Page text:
Project: Research project

Project Details


The long-term goal of this study is to better understand how vestibular
and somatosensory information are integrated to control human postural
stability. The specific aims of this proposal are: 1) to determine how
bilateral loss of vestibular function affects postural responses to
surface and vibratory perturbations; 2) to determine whether
somatosensory disruption affects postural responses to head and
vestibular perturbations; 3) and to characterize how vestibular and
somatosensory inputs interact in the control of postural stability. Although vestibular and somatosensory loss are known to cause severe
postural instability, the relationships between these sensory systems in
normal and disordered postural control are not well understood.
Understanding how these sensory systems interact together is important
because multisensory deficits involving both the vestibular and
somatosensory systems are the most common etiology for "nonspecific"
balance problems in the elderly, affecting the majority of people over
70 years old. Compensating for vestibular or somatosensory loss depends
upon complex interactions of remaining senses in the central nervous
system, yet there are few studies focused on these sensory interactions
in humans. We hypothesize that: 1) the loss of peripheral vestibular function in
patients with vestibular disorders results in an increased gain of
postural responses elicited by somatosensory inputs; 2) that disruption
of somatosensory function in patients with diabetic peripheral neuropathy
or in healthy subjects standing on altered surfaces results in increased
gain of postural responses elicited by vestibular inputs; and 3) that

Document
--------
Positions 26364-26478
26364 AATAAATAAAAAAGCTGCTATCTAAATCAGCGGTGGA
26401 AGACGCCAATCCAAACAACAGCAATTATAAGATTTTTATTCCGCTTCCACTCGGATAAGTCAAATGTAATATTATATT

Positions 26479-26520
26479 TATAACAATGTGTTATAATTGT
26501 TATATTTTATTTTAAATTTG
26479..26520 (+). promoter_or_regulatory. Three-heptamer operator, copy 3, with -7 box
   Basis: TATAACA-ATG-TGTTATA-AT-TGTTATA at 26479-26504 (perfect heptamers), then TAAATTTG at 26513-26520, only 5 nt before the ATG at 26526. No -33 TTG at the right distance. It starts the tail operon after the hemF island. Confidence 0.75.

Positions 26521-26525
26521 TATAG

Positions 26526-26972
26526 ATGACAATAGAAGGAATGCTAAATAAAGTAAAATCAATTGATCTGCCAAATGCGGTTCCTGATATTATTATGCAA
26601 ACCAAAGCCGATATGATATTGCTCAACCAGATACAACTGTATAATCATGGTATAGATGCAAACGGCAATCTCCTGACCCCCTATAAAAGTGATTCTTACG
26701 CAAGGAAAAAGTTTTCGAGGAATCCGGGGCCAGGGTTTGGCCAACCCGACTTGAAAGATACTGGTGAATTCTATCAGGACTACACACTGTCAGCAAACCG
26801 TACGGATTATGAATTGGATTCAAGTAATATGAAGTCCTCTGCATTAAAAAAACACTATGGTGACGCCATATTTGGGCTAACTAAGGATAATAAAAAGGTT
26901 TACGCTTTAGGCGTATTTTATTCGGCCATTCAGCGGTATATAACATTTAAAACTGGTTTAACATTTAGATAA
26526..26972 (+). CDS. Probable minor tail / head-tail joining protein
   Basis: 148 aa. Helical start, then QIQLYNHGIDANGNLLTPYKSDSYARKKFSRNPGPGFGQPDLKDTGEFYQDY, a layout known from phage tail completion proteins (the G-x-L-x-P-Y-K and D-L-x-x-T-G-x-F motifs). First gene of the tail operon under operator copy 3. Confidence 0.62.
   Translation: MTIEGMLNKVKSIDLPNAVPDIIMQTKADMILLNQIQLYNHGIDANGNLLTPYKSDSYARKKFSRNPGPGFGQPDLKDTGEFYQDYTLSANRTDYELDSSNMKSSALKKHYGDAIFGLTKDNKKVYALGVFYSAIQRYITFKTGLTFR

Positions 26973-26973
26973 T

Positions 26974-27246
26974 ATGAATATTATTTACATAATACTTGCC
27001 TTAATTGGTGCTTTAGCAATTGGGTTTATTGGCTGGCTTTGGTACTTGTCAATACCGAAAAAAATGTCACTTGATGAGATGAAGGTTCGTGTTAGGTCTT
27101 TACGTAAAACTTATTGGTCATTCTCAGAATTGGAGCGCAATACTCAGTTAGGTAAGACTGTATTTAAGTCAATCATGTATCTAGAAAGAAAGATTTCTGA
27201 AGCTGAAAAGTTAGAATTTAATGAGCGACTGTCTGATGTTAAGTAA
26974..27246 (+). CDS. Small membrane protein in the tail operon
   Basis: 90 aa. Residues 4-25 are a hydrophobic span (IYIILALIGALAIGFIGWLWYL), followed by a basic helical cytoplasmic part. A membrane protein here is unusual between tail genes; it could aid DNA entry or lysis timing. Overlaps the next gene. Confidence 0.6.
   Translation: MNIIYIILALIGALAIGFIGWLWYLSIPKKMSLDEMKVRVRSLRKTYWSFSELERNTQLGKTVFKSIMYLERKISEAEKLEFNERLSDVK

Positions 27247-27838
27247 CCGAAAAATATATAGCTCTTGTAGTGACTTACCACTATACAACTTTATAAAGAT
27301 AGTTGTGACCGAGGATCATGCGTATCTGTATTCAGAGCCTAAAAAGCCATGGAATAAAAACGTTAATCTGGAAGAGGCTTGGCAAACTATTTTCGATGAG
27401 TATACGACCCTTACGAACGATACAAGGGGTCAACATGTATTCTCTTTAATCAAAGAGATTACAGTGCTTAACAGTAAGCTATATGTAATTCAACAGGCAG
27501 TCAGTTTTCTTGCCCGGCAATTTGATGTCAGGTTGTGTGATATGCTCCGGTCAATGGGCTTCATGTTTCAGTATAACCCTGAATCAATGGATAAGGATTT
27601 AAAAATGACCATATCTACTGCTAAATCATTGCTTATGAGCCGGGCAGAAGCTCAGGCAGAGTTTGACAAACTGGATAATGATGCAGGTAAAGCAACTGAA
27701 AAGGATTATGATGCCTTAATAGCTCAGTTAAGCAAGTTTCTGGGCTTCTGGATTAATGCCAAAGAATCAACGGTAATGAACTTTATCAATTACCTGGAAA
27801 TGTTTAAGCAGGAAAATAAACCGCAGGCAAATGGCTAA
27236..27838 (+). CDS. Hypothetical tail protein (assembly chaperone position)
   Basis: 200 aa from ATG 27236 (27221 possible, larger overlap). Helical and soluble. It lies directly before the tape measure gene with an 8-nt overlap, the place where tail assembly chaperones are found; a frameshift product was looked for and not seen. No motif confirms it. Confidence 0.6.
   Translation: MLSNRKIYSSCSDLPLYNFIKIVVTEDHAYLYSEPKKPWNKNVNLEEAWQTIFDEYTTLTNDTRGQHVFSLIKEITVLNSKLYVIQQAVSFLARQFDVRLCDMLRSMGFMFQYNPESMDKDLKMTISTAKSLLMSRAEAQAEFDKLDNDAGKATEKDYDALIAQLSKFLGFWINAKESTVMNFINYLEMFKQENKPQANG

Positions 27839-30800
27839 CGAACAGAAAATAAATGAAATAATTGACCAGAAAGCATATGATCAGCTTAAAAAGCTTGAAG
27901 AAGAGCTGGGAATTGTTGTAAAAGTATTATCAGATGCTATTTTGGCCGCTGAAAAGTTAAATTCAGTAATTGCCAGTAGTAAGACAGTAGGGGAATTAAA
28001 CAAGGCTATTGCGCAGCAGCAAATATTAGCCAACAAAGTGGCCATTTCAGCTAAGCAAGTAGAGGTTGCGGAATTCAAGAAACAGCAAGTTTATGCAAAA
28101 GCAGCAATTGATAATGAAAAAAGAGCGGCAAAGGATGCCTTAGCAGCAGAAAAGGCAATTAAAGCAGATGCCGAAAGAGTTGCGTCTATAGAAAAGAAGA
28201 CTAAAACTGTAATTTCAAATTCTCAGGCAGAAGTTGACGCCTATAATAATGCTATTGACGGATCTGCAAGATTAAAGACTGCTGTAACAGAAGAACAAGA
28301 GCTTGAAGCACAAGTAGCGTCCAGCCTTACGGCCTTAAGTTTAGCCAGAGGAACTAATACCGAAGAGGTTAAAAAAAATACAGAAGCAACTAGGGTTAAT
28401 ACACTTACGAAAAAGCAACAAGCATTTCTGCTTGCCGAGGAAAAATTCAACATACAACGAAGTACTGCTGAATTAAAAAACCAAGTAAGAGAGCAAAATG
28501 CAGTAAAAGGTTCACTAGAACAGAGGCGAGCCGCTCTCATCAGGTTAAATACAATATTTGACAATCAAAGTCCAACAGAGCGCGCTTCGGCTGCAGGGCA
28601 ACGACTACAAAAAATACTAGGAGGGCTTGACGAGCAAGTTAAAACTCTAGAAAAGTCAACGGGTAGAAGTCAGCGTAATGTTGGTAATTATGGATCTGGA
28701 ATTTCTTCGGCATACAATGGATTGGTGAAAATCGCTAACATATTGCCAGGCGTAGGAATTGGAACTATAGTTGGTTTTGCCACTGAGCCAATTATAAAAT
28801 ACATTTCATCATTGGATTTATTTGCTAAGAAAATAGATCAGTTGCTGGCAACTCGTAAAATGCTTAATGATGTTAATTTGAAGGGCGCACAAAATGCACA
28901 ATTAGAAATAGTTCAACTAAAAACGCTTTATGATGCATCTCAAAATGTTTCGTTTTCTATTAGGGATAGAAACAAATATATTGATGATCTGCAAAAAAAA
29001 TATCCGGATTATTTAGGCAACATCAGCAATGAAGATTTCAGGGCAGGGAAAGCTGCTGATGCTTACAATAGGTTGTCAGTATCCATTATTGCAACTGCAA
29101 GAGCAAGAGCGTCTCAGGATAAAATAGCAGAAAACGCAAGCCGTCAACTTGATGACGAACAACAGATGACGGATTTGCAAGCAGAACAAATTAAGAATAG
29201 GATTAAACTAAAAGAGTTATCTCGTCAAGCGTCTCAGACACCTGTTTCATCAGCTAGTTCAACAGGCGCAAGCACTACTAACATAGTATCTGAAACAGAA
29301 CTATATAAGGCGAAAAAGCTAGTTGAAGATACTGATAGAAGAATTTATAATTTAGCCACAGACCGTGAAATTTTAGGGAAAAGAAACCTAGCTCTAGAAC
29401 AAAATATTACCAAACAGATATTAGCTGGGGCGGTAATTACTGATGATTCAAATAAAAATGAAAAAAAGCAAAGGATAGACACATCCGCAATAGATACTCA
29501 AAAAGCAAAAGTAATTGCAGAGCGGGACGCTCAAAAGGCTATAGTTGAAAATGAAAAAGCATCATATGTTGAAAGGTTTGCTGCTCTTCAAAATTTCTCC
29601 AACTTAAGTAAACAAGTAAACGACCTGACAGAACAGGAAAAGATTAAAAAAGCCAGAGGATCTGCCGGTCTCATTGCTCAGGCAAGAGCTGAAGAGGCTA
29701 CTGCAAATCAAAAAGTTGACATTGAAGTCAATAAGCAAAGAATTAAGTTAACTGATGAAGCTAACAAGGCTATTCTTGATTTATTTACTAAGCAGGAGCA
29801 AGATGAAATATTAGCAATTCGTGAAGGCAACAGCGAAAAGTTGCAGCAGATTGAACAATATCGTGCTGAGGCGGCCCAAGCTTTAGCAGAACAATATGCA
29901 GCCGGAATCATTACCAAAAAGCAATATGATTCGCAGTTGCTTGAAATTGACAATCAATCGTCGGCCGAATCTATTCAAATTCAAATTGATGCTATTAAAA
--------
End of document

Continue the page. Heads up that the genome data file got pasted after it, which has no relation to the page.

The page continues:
combinations of vestibular and somatosensory perturbations to posture
interact in complex ways in healthy subjects. Somatosensory perturbations to stability will be induced mechanically
with a moveable platform and directly by muscle vibration. Vestibular
perturbations will be induced mechanically with an air-jet head perturber
and directly with galvanic stimulation to the mastoid processes.
Postural responses of the legs, trunk, and head will be quantified by
muscle activation patterns, surface reactive forces under each foot, and
kinematics of body motion. The influence of vision will be eliminated
by blindfolding all subjects. These studies will provide insight into the interactive mechanisms
underlying effective compensation for vestibular and somatosensory
deficits. A better understanding of vestibular-somatosensory
interactions will allow us to better identify abnormal sensory
interactions in patients with balance problems and to develop effective
approaches to facilitate sensory compensation.
Effective start/end date12/1/923/31/04


  • National Institutes of Health: $383,039.00
  • National Institutes of Health: $171,611.00
  • National Institutes of Health: $372,904.00
  • National Institutes of Health: $204,768.00
  • National Institutes of Health: $359,120.00


  • Medicine(all)
  • Neuroscience(all)


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